Microinjection of MOs and cRNA constructs were made as described previously on the heated stage of an inverted microscope (TE300; Nikon) fitted for epifluorescence (Nixon et al., 2002). In brief, fabricated micropipettes were inserted into cells using the negative capacitance overcompensation facility on an electrophysiological amplifier (World Precision Instruments); this procedure ensures a high rate of survival (>90%). Images were recorded using a 20× objective, NA 0.75, and a charge-coupled device camera (Micromax 1300Y; Sony). Filter sets were 430 ±10 nm and 500 ±10 excitation filters for Cerulean and Venus, respectively (Coherent) with a CFP/YFP 51017 BS&M dichroic mirror and emission filter (Chroma Technology Corp.). Hoechst staining was examined using a 360 ±10.9 nm excitation filter (Chroma Technology Corp.). All live cell imaging was performed in medium M2 at 37°C. Confocal sections of Hoechst and Texas red staining were performed on a confocal microscope (SP2; Leica) to capture images of the spindle microtubules and chromatin. MetaMorph and MetaFluor imaging software (Universal Imaging Corp.) were used for image capture and data analysis.
Using primers specifically for the mouse homologue of the Emi2 gene (AK030012; National Center for Biotechnology Information), we amplified full-length mouse Emi2 by PCR from a mouse MetII-arrested oocyte cDNA library. In brief, the cDNA library was prepared by collecting 750 MetII oocytes in sterile PBS. Oocytes were lysed immediately, and mRNA was isolated directly using a commercial kit according to the manufacturers instruction (Dynabeads mRNA Direct kit; Dynal). Double-stranded cDNA was synthesized from RNA and amplified by PCR using a cDNA synthesis kit (SMART PCR cDNA Synthesis kit; CLONTECH Laboratories, Inc.). Mouse Emi2 was then cloned from the cDNA library into a modified pRN3 vector, designed to produce mRNA transcript C-terminally coupled to Venus. Full-length cyclin B1 and Δ90 cyclin B1 were amplified by PCR as previously described (Madgwick et al., 2004). Full-length cyclin B1 was cloned into two modified pRN3 vectors designed to produce mRNA transcripts C-terminally coupled to Venus or Cerulean; Δ90 cyclin B1 was cloned into a nonfluorescent pRN3 vector (Madgwick et al., 2004). Mad2 was manufactured as described in Madgwick et al. (2005). cRNA maximal stability was conferred in all constructs by the presence of a 5′ globin UTR upstream and both 3′UTR and poly (A)–encoding tracts downstream of the gene. cRNA was synthesized using T3 mMESSAGE mMACHINE (Ambion) and dissolved in nuclease-free water to the required micropipette concentration. An antisense MO (Genetools) was designed to recognize the 5′UTR of Emi2. Two further controls were also designed, the invert of this region and a 5mp (for sequences see Table I). All MOs were used at a micropipette concentration of 2 mM.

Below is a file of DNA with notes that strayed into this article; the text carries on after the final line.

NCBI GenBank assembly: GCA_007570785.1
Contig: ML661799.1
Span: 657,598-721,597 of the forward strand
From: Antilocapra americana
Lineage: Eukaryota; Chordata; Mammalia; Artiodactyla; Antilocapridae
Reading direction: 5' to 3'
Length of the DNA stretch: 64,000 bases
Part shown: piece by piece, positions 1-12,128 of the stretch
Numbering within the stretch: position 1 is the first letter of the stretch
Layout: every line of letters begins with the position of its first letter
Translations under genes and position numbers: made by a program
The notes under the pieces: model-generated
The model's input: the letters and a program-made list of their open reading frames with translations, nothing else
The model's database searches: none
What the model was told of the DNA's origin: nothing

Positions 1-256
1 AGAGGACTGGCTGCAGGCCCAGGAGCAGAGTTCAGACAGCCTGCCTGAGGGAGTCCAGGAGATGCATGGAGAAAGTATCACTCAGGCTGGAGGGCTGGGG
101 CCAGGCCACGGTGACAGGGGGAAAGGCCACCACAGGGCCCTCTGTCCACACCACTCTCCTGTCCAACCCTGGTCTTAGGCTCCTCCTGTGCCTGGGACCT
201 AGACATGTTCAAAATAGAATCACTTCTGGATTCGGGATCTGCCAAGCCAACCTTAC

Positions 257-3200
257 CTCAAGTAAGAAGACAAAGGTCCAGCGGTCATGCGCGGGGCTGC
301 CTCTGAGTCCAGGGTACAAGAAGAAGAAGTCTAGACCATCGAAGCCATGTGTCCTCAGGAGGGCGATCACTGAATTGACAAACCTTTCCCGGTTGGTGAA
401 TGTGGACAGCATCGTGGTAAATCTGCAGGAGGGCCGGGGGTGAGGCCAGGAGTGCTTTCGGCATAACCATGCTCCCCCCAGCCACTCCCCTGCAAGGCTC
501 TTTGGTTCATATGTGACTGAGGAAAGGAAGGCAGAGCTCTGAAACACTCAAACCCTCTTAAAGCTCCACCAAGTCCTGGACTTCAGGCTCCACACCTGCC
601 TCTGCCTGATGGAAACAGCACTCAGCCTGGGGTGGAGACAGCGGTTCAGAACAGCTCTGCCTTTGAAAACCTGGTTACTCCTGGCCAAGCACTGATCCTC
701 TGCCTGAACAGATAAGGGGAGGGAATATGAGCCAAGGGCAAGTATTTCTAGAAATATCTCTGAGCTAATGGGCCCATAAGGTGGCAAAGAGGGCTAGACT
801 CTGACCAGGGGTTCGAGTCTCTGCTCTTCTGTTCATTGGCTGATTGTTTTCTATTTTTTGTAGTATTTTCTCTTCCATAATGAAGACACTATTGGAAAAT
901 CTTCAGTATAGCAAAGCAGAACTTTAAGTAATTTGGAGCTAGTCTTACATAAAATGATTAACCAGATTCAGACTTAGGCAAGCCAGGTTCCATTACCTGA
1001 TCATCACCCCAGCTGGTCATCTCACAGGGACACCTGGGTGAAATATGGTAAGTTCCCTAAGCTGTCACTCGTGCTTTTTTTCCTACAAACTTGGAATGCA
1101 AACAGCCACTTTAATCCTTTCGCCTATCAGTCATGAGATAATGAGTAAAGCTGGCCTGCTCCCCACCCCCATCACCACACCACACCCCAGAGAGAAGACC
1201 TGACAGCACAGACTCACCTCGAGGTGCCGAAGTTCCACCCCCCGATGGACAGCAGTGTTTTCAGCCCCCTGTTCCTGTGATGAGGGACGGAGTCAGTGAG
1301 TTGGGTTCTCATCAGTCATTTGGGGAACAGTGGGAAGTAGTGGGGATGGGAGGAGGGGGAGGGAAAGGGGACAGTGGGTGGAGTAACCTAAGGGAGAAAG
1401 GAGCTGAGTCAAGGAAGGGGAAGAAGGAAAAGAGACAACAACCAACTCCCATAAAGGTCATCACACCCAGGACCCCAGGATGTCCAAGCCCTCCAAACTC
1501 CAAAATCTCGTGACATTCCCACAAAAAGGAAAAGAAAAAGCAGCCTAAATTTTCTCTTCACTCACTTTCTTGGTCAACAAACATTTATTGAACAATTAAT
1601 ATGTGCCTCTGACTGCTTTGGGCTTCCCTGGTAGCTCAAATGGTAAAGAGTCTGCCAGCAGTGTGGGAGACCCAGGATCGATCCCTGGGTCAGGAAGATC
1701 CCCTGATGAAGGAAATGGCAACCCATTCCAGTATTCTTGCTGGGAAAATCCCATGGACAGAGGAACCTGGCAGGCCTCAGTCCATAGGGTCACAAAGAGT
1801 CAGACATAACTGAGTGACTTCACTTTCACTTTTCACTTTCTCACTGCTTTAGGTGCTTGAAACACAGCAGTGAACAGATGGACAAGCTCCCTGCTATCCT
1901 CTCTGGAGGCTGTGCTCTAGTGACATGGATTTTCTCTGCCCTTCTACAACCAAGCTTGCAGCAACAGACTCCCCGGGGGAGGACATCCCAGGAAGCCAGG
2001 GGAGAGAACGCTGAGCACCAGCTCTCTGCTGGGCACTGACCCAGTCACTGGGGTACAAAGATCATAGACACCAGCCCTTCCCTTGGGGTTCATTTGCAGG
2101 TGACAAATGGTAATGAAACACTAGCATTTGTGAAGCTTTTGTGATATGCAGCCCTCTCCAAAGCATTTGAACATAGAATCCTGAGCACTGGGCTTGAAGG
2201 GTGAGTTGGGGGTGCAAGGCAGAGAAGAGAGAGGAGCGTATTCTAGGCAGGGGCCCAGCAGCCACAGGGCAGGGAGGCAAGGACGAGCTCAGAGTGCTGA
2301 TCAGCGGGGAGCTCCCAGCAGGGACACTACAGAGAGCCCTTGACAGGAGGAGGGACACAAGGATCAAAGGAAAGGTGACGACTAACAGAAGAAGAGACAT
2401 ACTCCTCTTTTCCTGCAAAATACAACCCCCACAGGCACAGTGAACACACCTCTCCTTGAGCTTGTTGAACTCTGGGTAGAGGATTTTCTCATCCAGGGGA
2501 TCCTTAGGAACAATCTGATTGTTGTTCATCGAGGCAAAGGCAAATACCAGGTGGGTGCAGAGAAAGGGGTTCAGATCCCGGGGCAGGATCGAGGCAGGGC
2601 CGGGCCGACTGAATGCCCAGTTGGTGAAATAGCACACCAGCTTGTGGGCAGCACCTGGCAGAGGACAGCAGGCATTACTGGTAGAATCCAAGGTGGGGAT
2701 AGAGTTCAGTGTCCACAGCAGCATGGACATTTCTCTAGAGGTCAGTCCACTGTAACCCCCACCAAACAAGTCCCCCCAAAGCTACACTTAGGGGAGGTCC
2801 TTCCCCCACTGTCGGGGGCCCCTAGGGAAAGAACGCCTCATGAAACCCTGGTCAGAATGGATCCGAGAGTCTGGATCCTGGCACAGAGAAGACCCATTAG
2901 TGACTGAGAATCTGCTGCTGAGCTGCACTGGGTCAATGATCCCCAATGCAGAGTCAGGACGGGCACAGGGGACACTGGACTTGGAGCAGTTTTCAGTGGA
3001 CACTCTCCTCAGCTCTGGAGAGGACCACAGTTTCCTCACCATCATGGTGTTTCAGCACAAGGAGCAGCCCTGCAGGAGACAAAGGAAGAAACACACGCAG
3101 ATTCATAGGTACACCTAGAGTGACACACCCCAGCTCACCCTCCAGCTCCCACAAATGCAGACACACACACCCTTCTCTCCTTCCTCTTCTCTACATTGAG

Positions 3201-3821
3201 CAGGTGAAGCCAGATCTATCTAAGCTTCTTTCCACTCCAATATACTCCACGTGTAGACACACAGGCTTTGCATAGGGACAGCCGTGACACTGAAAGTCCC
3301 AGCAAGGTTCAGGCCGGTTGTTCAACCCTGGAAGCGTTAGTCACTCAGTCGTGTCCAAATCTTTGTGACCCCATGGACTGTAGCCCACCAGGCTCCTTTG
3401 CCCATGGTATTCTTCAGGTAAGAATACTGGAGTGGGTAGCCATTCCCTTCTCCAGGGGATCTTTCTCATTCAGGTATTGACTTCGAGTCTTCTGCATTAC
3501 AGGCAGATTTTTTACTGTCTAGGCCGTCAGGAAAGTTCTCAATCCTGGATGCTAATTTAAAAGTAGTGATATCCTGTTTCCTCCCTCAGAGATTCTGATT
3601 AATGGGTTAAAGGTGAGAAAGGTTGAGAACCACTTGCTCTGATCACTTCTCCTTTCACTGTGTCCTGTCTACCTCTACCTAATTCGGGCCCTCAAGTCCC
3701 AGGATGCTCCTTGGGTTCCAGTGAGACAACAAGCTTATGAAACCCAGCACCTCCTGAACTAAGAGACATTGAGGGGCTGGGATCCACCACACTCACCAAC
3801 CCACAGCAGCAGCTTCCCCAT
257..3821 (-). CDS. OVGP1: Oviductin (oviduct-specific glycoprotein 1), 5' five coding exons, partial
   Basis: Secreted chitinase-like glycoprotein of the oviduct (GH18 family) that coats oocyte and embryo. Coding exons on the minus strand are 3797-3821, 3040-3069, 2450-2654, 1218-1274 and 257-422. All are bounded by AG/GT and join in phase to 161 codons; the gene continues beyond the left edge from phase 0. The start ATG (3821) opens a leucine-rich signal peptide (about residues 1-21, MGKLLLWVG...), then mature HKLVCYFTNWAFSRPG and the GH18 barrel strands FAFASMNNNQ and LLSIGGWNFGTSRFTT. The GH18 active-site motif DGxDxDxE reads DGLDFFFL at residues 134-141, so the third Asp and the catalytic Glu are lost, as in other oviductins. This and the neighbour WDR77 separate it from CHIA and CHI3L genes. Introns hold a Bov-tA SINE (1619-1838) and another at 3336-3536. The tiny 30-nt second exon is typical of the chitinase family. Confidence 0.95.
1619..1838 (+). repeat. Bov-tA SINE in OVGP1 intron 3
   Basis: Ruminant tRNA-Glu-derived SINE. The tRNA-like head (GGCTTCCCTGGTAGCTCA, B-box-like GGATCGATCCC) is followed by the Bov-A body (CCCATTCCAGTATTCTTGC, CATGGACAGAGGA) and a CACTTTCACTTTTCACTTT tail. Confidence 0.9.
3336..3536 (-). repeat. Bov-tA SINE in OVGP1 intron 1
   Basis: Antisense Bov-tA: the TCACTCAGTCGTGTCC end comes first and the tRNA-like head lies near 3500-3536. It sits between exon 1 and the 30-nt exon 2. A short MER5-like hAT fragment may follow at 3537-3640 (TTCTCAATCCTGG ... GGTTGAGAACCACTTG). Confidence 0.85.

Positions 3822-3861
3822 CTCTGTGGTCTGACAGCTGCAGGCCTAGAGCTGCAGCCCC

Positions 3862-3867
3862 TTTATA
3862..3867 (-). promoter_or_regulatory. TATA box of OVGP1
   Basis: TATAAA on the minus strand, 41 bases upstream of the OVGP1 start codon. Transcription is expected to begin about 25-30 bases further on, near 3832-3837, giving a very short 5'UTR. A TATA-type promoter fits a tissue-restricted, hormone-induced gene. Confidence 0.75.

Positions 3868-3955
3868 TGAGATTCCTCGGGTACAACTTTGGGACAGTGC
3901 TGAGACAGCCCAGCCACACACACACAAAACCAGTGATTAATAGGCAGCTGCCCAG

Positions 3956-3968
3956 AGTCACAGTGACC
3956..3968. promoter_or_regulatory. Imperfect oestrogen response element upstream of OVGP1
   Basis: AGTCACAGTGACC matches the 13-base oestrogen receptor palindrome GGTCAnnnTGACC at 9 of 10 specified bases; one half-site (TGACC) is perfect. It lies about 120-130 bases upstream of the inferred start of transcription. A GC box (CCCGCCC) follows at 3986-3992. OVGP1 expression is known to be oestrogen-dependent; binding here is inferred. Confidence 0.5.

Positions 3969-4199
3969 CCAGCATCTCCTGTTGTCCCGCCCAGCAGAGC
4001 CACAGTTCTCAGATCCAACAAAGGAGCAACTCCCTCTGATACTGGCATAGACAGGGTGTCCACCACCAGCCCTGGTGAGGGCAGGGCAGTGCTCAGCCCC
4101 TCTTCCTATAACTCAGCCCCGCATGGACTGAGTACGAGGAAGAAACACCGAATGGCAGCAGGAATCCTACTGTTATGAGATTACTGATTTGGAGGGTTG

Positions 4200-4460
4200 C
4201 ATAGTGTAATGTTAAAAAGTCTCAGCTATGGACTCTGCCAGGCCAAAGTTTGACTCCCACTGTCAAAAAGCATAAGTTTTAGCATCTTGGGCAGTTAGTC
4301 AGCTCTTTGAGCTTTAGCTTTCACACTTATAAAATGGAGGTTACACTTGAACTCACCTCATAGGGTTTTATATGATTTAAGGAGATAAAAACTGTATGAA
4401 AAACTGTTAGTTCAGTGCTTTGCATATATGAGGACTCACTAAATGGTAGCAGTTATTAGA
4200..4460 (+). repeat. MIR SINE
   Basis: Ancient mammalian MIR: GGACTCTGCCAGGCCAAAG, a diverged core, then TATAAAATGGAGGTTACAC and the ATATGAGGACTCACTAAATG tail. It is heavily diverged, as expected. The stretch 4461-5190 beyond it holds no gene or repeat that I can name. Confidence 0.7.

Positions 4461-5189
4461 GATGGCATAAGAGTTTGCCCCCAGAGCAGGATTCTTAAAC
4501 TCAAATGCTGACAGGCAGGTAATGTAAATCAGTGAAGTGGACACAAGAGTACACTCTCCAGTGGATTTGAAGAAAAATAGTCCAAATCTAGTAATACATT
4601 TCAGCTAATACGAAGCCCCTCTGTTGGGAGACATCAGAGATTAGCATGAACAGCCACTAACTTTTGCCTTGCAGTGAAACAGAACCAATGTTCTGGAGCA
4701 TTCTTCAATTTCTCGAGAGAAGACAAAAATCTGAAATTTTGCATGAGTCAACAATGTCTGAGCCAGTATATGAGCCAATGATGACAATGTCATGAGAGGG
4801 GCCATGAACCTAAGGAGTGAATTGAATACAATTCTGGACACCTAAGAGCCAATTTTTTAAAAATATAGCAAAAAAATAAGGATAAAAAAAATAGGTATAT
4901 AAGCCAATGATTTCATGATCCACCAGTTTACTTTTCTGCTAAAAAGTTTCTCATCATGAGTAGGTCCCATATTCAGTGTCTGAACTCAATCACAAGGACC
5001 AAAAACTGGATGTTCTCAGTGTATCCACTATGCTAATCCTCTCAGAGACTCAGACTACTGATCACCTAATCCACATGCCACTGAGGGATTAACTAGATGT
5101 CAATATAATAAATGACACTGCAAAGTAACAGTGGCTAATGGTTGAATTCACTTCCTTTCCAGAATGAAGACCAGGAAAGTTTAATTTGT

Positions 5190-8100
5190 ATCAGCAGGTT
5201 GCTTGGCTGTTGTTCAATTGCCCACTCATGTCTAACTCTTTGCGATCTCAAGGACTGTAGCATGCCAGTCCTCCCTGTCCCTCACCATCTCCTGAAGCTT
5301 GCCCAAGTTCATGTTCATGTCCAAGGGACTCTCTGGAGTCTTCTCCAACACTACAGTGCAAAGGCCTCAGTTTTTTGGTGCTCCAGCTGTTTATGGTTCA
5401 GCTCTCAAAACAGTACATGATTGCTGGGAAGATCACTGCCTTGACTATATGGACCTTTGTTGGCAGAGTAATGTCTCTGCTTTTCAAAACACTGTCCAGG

An MBP fusion of the human Emi2 N terminus (residues 1–400; hEmi2N) and a GST fusion of the mouse Emi2 N terminus (residues 1–398; mEmi2N) were bacterially expressed and purified using standard protocols, with the exception that all procedures involving GST-mEmi2N were conducted in the presence of 0.01% Triton X-100 to maintain protein solubility. Sera from rabbits immunized against MBP-hEmi2N were screened for immunoblot cross-reactivity toward in vitro-translated mouse Emi2. GST-mEmi2N, immobilized on a column of CNBr-activated Sepharose 4B (17–0430-01; GE Healthcare), was used to affinity purify anti-mEmi2 antibodies from cross-reactive sera. Antibodies were eluted from the column using 100 mM glycine, pH 2.5.
For Emi2, lysates from oocytes were incubated overnight with anti-mEmi2 in the range of 2.5 to 10 μg/ml. Nonfat milk (5%) was used as a blocking solution. Anti–rabbit IgG (P0448; DakoCytomation; Figs. 1 and and2;2; NA934; GE Healthcare; Fig. 4) and ECL Plus (RPN2132; GE Healthcare) were used as secondary detection reagents.
For cyclin B1, lysates from oocytes were incubated overnight with anti-cyclin B1(1:400; Abcam; ab72). Nonfat milk (5%) was used as a blocking solution. Anti–mouse IgG (P0447; DakoCytomation) and ECL Plus were used as secondary detection reagents.
Immunostaining of cyclin B1 was performed as previously described (Reis et al., 2006). In brief, oocytes were fixed and permeabilized by an incubation in 3.7% paraformaldehyde in PBS (30 min), followed by incubation in 3.7% paraformaldehyde, 2% Triton X-100 in PBS (30 min). Fixed oocytes were then washed extensively in 1% PVP and 1% BSA in PBS. For spindle staining, oocytes were incubated with rat anti-tubulin antibody (YL1/2, 1:40, Abcam). 5 μg/ml Texas red conjugated anti–rat goat IgG (Abcam) was used as a secondary antibody. To stain chromatin, oocytes received an additional incubation in 10 μg/ml Hoechst 33258. For cyclin B1 staining, oocytes were incubated with mouse anti-cyclin B1 antibody (1:400; Abcam). TRITC-conjugated anti–mouse rabbit IgG/IgM/IgA was used as a secondary antibody (1:40; DakoCytomation).
We thank Jonathan Pines for the gift of Cerulean fluorescent protein.
This work is supported by a project grant (069236) and equipment grant (065354) from the Wellcome Trust to K.T. Jones.
D.V. Hansen and P.K. Jackson's current address is the Department of Tumor Biology and Angiogenesis, Genentech, Inc., South San Francisco, CA 94080.
Abbreviations used in this paper: APC, anaphase-promoting complex/cyclosome; Bub, budding uninhibited by benzimidazole; CSF, cytostatic factor; Emi, early mitotic inhibitor protein; GV, germinal vesicle; GVBD, GV breakdown; Mad, mitotic arrest deficient; MISS, MAPK-interacting and spindle-stabilizing protein; MO, morpholino; MPF, M-phase (maturation)–promoting factor; PB, polar body.